4 ways you could be breaking the law

Even experienced landlords find it tough to stay on top of regulations, so it’s hard to make sure you’re staying within the law if you’re new to renting out property.

The law is there to protect tenants from so-called ‘rogue landlords’ who abuse the situation and try to make a swift buck without taking responsibility for their actions (or lack of them). Of course most landlords have perfectly good intentions, but it’s easy to fall foul of regulations, if you don’t keep up with them.

Here’s our quick guide to the top 4 most important responsibilities every landlord should take seriously.

Protecting your tenants’ deposits

It’s normal to take a deposit to guard against abuse of your property, but you can’t simply pocket it when repairs need to be made. To stop tenant deposits disappearing mysteriously, landlords now have to protect them. If you’re renting a room or a property using an AST or Assured Shorthold Tenancy you need to take action quickly. Remember, this rule doesn’t apply to homeowners renting a room to a lodger, using a licence instead of an AST.

Protecting a deposit means registering it with a government approved scheme shortly after the AST is signed – there’s a time limit of 30 days from the start of a new tenancy.

Some schemes hold the money on behalf of the tenant, and others work on an insurance basis – it’s your choice which you use. It’s crucial to ensure you give the tenant all the relevant information about where their money’s stored and how they can apply to get it back. If you don’t do this properly, a court could force you to repay the deposit in full to the tenant plus up to 3 times the deposit amount, so it’s worth getting it right first time.

Keeping your tenants safe

If your property has gas heating or appliances, you’ll have to get them checked and maintained by a Gas Safe registered engineer (formerly Corgi Registered) once a year. You should give your tenants a copy of the certificate when they move in, or within 28 days of the check. You also need to ensure that the electrical system is safe and all appliances are also safe to use.

Similarly, you also have a responsibility to keep the house in good condition and your tenants safe from the elements. This means maintaining your property and ensuring there are no leaks, the boiler works, and the tenants can keep themselves warm and have hot water for showers or bathing. If you don’t make repairs in reasonable time, you could be inspected by the council and the property deemed unfit to live in, as well as facing fines.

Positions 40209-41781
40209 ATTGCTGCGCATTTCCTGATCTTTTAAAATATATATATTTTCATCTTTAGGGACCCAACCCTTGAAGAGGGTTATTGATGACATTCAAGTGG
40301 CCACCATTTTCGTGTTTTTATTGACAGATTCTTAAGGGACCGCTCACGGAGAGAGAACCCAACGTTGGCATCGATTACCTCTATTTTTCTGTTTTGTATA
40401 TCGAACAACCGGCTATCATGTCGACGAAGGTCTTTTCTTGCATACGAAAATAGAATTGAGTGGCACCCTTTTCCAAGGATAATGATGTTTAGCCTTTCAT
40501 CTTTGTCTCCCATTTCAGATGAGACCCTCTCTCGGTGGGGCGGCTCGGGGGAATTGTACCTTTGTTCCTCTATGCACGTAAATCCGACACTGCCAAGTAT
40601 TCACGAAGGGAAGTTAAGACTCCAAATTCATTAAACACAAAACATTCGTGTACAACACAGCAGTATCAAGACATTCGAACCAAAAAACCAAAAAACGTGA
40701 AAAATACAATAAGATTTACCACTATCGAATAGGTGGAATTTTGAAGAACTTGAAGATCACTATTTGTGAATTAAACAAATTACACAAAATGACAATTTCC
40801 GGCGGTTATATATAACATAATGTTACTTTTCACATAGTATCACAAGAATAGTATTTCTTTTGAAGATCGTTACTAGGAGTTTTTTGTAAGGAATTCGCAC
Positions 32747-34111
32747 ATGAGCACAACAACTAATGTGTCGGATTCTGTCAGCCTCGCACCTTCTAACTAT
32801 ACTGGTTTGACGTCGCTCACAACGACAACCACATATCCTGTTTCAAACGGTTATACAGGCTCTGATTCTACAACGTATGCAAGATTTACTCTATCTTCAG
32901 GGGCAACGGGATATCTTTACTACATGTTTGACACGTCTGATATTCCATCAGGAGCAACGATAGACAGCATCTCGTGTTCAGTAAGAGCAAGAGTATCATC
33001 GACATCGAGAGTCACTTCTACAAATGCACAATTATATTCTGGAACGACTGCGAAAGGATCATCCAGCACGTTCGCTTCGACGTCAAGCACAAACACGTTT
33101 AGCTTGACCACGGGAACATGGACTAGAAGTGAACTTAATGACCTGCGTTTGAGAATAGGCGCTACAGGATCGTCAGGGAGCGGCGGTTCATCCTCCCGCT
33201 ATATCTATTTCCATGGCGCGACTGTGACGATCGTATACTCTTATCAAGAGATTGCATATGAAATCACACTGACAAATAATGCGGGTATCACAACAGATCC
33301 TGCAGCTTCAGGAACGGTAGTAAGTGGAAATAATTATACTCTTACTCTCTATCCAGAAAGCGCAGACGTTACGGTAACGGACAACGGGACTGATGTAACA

Giving notice to evict

If you want to evict a tenant without giving a reason, you have to give the right amount of notice. This is normally 2 months, and must be given in writing. If the tenancy is still in the fixed period, you most likely won’t be able to give notice to leave before the six months is up, unless they’ve broken the terms of the agreement. Rent arrears or misuse of the property (eg to sell drugs) are reasons why you could give notice earlier. If you haven’t protected the tenant deposit, or given the appropriate notice period, you will not be able to evict the tenant easily and may be subject to fines.


It is illegal to discriminate against tenants on the basis of race, religion, sex, sexual orientation, pregnancy and maternity, or disability. That means that you can’t advertise a room or a property as ONLY for females, Christians or Asians, for example. If you discriminate in this way, you could face legal action.

There is one exception to this rule – when you are living in the property and sharing with the tenants. In this case you can choose who you want to live with and discriminate on every one of these bases, except for race, which is always unlawful, according to the Equality Act 2010. If you’re a landlord of a shared property, advertising a room where there are existing sharers, you may advise of their preferences, but not yours. So if there are a number of young women living there who would prefer not to live with a man, you can state that in your ad.

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